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Complementing GPS Cluster Analysis with Activity Data for Studies of Leopard (Panthera pardus) Diet


Fröhlich, Marlen; Berger, Anne; Kramer-Schadt, Stephanie; Heckmann, Ilja; Martins, Quinton (2012). Complementing GPS Cluster Analysis with Activity Data for Studies of Leopard (Panthera pardus) Diet. South African Journal of Wildlife Research, 42(2):104-110.

Abstract

Despite their wide distribution, feeding habits of leopards, Panthera pardus, outside savanna and forest habitats are poorly understood. We explored a novel approach of combining both GPS cluster and activity data analysis to study the hunting activity of a single female leopard in the Cederberg Mountains of the Western Cape, South Africa. Positions and acceleration data were obtained using a Vectronic GPS-PLUS collar. In total, 1760 GPS positions with a fix success of 87% were obtained between June 2008 and February 2009. Fifty-four of 78 potential kill sites identified from GPS data records were investigated 171 ± 91 days (mean ± S.D.) after the potential predation event which resulted in the detection of prey remains at 31 sites (success rate of 57.4%). Activity pattern was different at small-kill (rock hyrax; Hewitt's rock rabbit, Pronolagus saundersiae) sites compared to large-kill (antelope) sites, although data did not achieve significance (P = 0.07). Results of frequency analyses of activity data allowed the differentiation between feeding and non-feeding activity. The combination of different methods such as GPS telemetry and activity measurement provides a valuable means for detecting kill sites in rugged and largely inaccessible regions where direct observations and scat collection are difficult.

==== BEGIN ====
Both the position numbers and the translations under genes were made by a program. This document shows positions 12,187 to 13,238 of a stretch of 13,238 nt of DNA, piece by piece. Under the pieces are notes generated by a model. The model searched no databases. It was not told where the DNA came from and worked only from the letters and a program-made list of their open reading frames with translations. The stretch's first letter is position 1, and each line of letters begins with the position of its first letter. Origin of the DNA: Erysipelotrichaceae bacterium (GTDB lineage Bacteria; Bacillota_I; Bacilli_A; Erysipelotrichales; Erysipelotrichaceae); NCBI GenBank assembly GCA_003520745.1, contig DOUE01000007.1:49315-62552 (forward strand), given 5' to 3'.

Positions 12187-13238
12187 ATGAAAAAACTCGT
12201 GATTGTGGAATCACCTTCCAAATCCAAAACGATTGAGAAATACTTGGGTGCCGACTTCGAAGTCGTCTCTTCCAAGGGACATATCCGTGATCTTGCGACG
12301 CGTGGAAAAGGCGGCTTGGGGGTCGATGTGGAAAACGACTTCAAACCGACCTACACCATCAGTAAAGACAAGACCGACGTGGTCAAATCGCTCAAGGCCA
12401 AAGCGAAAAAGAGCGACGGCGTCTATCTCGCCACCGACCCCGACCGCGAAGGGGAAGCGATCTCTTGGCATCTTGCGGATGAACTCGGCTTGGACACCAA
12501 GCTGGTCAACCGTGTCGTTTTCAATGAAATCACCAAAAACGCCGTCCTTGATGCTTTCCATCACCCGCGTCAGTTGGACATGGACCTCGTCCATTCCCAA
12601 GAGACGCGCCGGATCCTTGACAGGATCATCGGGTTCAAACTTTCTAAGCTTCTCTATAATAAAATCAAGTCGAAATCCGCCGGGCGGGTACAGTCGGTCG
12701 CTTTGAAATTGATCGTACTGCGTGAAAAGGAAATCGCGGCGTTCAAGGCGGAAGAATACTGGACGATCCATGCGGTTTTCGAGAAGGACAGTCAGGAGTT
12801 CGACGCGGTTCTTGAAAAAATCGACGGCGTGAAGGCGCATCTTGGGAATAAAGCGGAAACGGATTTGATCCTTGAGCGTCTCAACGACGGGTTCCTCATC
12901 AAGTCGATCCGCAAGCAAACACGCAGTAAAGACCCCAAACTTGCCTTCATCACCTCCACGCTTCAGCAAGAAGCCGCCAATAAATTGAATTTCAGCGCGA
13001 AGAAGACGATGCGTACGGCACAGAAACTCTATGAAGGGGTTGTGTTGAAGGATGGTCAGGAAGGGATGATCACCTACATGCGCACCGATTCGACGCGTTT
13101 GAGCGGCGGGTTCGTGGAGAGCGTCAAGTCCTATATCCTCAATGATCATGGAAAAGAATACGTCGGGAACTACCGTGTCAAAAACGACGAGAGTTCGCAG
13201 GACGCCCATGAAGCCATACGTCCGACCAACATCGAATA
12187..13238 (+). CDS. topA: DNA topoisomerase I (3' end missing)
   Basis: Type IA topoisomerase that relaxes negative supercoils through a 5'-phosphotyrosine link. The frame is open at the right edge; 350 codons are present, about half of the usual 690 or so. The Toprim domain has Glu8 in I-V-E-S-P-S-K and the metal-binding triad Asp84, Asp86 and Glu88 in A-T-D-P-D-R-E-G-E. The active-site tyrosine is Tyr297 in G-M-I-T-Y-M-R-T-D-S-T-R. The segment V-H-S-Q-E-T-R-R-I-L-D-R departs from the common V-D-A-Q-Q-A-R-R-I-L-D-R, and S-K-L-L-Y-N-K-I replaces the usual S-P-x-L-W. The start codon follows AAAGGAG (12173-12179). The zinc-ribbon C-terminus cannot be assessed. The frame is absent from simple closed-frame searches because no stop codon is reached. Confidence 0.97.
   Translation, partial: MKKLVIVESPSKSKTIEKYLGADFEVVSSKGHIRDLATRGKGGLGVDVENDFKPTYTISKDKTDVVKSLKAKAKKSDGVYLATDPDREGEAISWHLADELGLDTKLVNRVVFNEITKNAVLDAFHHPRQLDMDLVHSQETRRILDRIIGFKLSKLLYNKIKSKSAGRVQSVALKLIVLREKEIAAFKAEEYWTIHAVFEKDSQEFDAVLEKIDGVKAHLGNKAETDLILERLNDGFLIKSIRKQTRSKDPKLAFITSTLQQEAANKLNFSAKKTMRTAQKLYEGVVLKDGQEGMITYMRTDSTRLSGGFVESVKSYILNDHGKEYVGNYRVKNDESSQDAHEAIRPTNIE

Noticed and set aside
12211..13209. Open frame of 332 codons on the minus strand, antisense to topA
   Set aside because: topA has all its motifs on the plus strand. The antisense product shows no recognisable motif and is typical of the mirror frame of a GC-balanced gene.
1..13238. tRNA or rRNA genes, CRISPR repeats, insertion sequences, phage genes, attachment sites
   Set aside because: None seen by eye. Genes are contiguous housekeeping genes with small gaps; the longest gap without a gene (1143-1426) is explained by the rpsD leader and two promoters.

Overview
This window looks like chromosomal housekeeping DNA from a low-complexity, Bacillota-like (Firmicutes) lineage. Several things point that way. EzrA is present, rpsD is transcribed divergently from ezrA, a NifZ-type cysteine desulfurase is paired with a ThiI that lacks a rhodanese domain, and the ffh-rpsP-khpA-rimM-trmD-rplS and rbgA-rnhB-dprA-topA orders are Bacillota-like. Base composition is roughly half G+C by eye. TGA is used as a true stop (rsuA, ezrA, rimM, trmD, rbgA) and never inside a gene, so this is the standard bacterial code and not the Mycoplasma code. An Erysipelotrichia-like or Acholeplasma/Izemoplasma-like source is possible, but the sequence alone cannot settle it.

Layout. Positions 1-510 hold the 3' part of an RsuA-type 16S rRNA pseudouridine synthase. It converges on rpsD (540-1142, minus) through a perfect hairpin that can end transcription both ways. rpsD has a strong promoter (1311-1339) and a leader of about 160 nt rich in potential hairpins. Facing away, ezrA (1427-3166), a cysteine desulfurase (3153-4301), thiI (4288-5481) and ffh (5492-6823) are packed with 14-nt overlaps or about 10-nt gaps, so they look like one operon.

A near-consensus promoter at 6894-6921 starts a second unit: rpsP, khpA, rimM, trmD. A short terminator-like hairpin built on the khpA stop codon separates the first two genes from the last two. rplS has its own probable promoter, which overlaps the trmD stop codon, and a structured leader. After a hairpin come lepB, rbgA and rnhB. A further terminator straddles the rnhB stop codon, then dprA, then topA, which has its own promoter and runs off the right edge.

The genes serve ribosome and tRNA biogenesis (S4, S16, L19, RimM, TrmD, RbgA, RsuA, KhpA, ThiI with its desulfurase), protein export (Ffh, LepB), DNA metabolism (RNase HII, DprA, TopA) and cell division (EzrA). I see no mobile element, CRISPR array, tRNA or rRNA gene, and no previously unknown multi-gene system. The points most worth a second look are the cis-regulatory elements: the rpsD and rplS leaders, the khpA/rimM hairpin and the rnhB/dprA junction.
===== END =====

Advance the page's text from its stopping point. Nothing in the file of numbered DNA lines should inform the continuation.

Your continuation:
Abstract

Despite their wide distribution, feeding habits of leopards, Panthera pardus, outside savanna and forest habitats are poorly understood. We explored a novel approach of combining both GPS cluster and activity data analysis to study the hunting activity of a single female leopard in the Cederberg Mountains of the Western Cape, South Africa. Positions and acceleration data were obtained using a Vectronic GPS-PLUS collar. In total, 1760 GPS positions with a fix success of 87% were obtained between June 2008 and February 2009. Fifty-four of 78 potential kill sites identified from GPS data records were investigated 171 ± 91 days (mean ± S.D.) after the potential predation event which resulted in the detection of prey remains at 31 sites (success rate of 57.4%). Activity pattern was different at small-kill (rock hyrax; Hewitt's rock rabbit, Pronolagus saundersiae) sites compared to large-kill (antelope) sites, although data did not achieve significance (P = 0.07). Results of frequency analyses of activity data allowed the differentiation between feeding and non-feeding activity. The combination of different methods such as GPS telemetry and activity measurement provides a valuable means for detecting kill sites in rugged and largely inaccessible regions where direct observations and scat collection are difficult.

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Additional indexing

Item Type:Journal Article, refereed, original work
Communities & Collections:07 Faculty of Science > Department of Anthropology
Dewey Decimal Classification:300 Social sciences, sociology & anthropology
Language:English
Date:1 October 2012
Deposited On:30 Jan 2019 17:15
Last Modified:17 Sep 2019 19:53
Publisher:South African Bureau for Scientific Publications
ISSN:0379-4369
OA Status:Closed
Free access at:Publisher DOI. An embargo period may apply.
Publisher DOI:https://doi.org/10.3957/056.042.0208

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